Murderer Dustin Higgs dies by lethal injection in the 13th and final federal execution of Trump’s term – cementing him as the most prolific modern president in carrying out death sentences
Dustin John Higgs, 48, is due to be executed by lethal injection on Friday
The federal execution of convicted murderer Dustin John Higgs has been carried out, marking the final death sentence to be carried out by the Department of Justice under President Donald Trump.
Higgs, 48, was pronounced dead at 1.23am on Saturday after receiving a lethal injection of pentobarbital in the federal death chamber at the U.S. penitentiary in Terre Haute, Indiana.
Higgs conspired with two other men to kidnap and murder three young women in Washington DC in one night in January 1996.
His lawyers have argued it is ‘arbitrary and inequitable’ to execute Higgs while Willis Haynes, the man who pulled the trigger in the murders, was spared a death sentence.
Higgs, 48, had been set for execution at 6pm on Friday, but last-minute legal challenges delayed the execution by several hours.
It marked the third federal execution at Terre Haute in four days, and the 13th during Trump’s term, making him the most prolific president in carrying out death sentences since Grover Cleveland in the 1800s.
The United States Penitentiary at the Federal Correctional Complex in Terre Haute, Indiana is seen on Friday
An activist in opposition to the death penalty protests during a snowstorm outside of the United States Penitentiary in Terre Haute, Indiana on Thursday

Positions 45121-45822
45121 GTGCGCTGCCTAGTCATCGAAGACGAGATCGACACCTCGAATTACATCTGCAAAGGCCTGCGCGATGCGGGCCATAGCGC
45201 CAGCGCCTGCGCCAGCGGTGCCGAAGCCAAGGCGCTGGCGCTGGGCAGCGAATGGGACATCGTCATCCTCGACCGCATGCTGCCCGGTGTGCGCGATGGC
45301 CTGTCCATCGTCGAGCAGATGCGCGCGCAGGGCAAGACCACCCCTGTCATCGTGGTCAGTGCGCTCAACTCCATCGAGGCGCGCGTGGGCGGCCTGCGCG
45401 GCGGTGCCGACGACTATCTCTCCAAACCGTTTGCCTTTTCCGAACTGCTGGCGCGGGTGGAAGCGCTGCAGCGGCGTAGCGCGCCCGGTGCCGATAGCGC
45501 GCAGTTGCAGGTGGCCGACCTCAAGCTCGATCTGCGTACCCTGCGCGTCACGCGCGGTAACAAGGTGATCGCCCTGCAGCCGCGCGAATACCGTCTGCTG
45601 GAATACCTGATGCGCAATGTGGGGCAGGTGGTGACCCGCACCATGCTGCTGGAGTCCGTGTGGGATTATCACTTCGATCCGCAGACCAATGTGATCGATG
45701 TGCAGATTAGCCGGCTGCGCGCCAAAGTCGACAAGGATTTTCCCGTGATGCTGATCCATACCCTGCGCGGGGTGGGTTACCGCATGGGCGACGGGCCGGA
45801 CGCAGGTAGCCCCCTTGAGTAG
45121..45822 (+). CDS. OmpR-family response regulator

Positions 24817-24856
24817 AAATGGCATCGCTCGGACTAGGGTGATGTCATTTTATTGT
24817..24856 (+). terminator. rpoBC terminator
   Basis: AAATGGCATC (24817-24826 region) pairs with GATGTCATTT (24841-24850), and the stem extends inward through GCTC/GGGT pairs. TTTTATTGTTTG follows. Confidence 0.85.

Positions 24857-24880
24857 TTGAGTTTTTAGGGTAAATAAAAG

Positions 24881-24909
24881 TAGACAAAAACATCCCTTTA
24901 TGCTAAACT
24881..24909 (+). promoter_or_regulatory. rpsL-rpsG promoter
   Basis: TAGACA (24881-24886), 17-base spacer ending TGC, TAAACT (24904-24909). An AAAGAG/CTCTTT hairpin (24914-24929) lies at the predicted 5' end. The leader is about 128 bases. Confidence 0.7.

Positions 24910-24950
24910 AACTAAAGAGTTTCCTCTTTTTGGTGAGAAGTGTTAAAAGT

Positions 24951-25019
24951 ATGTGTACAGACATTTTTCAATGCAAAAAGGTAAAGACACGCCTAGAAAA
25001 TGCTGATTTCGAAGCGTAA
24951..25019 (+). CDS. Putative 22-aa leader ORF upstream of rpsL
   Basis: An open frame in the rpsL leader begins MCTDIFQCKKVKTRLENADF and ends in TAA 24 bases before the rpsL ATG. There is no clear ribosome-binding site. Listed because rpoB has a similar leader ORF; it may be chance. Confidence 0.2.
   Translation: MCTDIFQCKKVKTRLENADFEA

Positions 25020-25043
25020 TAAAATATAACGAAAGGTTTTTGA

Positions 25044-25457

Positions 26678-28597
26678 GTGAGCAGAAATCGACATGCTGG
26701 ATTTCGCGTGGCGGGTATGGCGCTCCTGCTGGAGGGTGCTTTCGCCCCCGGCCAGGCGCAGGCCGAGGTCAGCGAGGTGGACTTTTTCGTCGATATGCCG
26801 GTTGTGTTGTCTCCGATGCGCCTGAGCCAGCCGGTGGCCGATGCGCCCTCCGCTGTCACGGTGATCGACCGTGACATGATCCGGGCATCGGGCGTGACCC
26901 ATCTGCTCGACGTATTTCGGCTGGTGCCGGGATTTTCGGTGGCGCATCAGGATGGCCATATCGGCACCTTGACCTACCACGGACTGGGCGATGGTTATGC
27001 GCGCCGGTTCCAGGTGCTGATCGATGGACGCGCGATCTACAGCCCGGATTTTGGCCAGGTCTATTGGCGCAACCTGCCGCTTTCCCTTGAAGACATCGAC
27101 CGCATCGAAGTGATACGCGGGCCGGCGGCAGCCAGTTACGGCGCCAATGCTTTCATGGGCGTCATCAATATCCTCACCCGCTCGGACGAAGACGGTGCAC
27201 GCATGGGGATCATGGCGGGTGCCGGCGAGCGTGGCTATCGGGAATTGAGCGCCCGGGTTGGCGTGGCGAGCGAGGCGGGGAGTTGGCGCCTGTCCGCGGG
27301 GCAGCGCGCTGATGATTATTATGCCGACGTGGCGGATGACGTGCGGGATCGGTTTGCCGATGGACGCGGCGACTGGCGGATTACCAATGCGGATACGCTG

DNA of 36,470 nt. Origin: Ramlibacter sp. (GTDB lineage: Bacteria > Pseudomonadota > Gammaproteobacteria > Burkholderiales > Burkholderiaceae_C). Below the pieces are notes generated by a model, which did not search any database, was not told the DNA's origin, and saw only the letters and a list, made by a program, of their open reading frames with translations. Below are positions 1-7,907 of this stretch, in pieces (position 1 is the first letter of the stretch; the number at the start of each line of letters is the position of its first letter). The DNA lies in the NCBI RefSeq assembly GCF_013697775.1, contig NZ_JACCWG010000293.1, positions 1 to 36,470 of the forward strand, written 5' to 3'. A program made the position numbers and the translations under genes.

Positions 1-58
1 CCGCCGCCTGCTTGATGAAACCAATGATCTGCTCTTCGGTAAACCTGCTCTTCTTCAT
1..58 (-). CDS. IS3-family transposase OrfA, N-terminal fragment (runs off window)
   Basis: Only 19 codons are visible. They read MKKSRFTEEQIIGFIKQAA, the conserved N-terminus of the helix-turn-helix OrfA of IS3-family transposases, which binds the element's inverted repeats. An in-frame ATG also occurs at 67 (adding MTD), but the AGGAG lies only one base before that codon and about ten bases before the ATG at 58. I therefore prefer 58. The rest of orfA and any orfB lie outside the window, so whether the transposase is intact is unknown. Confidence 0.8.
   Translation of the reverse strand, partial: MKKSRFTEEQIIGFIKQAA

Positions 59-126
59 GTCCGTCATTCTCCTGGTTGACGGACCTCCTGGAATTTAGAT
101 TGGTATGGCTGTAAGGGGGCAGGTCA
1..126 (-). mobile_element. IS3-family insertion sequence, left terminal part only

Trump resumed federal executions in July after a 17-year hiatus, although they had still been carried out at the state level.
President-elect Joe Biden is an opponent of the death penalty and is expected to suspend federal executions when he takes office next week.
The federal judge who presided over Higgs’ trial two decades ago says he ‘merits little compassion.’
‘He received a fair trial and was convicted and sentenced to death by a unanimous jury for a despicable crime,’ U.S. District Judge Peter Messitte wrote in a December 29 ruling.
Defense attorneys won temporary stays of execution this week for Higgs and another inmate, Corey Johnson, after arguing that their recent COVID-19 infections put them at greater risk of unnecessary suffering during the lethal injections.
But higher courts overruled those decisions, allowing the executions to go forward, and Johnson was executed Thursday night.
Higgs is seen in 2015 at the Federal Prison in Terre Haute, Indiana. Higgs is the last federal inmate facing execution before President Donald Trump leaves office